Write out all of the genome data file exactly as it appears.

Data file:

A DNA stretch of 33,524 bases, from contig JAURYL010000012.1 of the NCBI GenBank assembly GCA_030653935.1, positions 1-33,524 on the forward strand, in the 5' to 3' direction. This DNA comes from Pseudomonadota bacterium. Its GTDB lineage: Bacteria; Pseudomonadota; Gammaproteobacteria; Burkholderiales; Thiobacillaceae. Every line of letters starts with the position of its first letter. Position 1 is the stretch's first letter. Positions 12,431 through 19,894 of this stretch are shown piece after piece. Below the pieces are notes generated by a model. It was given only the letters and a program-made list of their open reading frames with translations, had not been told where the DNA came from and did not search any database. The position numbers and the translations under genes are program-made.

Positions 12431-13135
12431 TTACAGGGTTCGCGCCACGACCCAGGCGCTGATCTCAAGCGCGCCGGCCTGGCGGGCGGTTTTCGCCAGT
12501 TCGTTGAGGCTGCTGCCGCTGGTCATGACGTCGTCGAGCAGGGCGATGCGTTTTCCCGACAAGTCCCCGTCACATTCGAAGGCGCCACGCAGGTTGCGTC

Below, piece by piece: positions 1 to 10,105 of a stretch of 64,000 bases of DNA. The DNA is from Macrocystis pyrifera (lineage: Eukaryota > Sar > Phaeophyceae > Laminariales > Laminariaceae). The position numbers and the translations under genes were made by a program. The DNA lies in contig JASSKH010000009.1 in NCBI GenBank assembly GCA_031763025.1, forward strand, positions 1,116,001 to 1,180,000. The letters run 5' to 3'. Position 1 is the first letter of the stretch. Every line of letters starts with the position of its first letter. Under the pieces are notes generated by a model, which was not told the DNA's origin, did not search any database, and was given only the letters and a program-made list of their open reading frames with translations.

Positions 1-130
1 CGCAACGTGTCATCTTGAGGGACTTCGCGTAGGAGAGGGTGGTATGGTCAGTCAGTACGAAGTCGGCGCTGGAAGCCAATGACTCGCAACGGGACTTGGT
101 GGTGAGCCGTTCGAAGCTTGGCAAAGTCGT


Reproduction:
A DNA stretch of 33,524 bases, from contig JAURYL010000012.1 of the NCBI GenBank assembly GCA_030653935.1, positions 1-33,524 on the forward strand, in the 5' to 3' direction. This DNA comes from Pseudomonadota bacterium. Its GTDB lineage: Bacteria; Pseudomonadota; Gammaproteobacteria; Burkholderiales; Thiobacillaceae. Every line of letters starts with the position of its first letter. Position 1 is the stretch's first letter. Positions 12,431 through 19,894 of this stretch are shown piece after piece. Below the pieces are notes generated by a model. It was given only the letters and a program-made list of their open reading frames with translations, had not been told where the DNA came from and did not search any database. The position numbers and the translations under genes are program-made.

Positions 12431-13135
12431 TTACAGGGTTCGCGCCACGACCCAGGCGCTGATCTCAAGCGCGCCGGCCTGGCGGGCGGTTTTCGCCAGT
12501 TCGTTGAGGCTGCTGCCGCTGGTCATGACGTCGTCGAGCAGGGCGATGCGTTTTCCCGACAAGTCCCCGTCACATTCGAAGGCGCCACGCAGGTTGCGTC

Below, piece by piece: positions 1 to 10,105 of a stretch of 64,000 bases of DNA. The DNA is from Macrocystis pyrifera (lineage: Eukaryota > Sar > Phaeophyceae > Laminariales > Laminariaceae). The position numbers and the translations under genes were made by a program. The DNA lies in contig JASSKH010000009.1 in NCBI GenBank assembly GCA_031763025.1, forward strand, positions 1,116,001 to 1,180,000. The letters run 5' to 3'. Position 1 is the first letter of the stretch. Every line of letters starts with the position of its first letter. Under the pieces are notes generated by a model, which was not told the DNA's origin, did not search any database, and was given only the letters and a program-made list of their open reading frames with translations.

Positions 1-130
1 CGCAACGTGTCATCTTGAGGGACTTCGCGTAGGAGAGGGTGGTATGGTCAGTCAGTACGAAGTCGGCGCTGGAAGCCAATGACTCGCAACGGGACTTGGT
101 GGTGAGCCGTTCGAAGCTTGGCAAAGTCGT